Those capabilities will play important roles in helping HII execute two recent contracts with the government. Under the $826 million Decisive Mission Actions and Technology Services (DMATS) task order awarded by the General Services Administration in August, HII will provide threat and specialized analysis and analytics support, as well as operations integration and operational effects support. It will benefit all DoD service components, component research labs, components of the DoD Fourth Estate, national intelligence agencies, and combatant commands.

Also in August, HII was awarded a $127 million task order to support the Defense Security Cooperation Agency to perform research, development, test and evaluation of emerging technologies. Under the task order, HII will enhance the functionality and capability of systems integration through the development of software and hardware capabilities, systems engineering, research and analysis. That support will develop and create new knowledge for the enhancement of the Defense Technical Information Center repository, as well as the R&D and science and technology communities

In recent years, HII has embarked on a program of acquisitions that have bolstered its portfolio of capabilities within its Mission Technologies division in targeted areas of importance to the DoD. This includes:

  • The acquisition in 2021 of Alion Science and Technology, which provides advanced engineering and R&D services in the areas of ISR, military training and simulation, and cyber and data analytics.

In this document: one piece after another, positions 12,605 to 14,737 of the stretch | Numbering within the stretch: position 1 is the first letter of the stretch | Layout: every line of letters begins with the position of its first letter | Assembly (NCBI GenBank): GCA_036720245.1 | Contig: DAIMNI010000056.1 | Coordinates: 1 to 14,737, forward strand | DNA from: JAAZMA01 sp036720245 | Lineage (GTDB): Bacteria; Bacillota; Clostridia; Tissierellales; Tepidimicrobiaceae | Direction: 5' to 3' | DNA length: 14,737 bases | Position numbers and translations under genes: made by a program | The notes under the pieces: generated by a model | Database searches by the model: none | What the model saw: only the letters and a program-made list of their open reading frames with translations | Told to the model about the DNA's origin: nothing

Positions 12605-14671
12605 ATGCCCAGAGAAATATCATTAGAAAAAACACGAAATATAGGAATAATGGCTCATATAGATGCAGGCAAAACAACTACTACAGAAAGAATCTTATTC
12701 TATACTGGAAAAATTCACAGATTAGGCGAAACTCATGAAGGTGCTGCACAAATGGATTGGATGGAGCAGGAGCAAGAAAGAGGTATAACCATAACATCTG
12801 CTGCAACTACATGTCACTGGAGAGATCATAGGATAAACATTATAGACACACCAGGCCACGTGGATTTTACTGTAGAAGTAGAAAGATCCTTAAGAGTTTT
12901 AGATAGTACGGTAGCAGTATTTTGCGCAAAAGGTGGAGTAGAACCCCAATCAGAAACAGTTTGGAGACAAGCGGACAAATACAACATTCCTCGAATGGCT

• Commonwealth Technology Innovation, an HII company that has advanced engineering tools and prototyping labs where integrated product development teams can evaluate concepts and quickly deliver solutions to the field, including intelligence solutions, integrated sensing, and SIGINT technology; and
  • Enlighten, another HII company, is a subject matter expert on the Big Data Platform (BDP) and big data analytics.

“None of the cybersecurity and EW challenges that the DoD is facing are new to HII,” said Koons. “We understand the rigorous process that goes into building exquisite technologies. I would argue that we build the most complex, technically advanced, most powerful systems on the face of the Earth. And, perhaps, the most sophisticated and sensitive piece of technology on an aircraft carrier or an attack submarine is the nuclear, electronics, and cyber systems. Not only do those systems have to be built to rigorous government standards, they have to be done in a very small form factor. There are very few organizations that can do all that organically and do it on a daily basis.”

HII Moves the Needle

With expertise that ranges from building aircraft carriers and developing unmanned systems and advanced C5ISR solutions to conducting full-spectrum cyber operations, HII is a company of companies.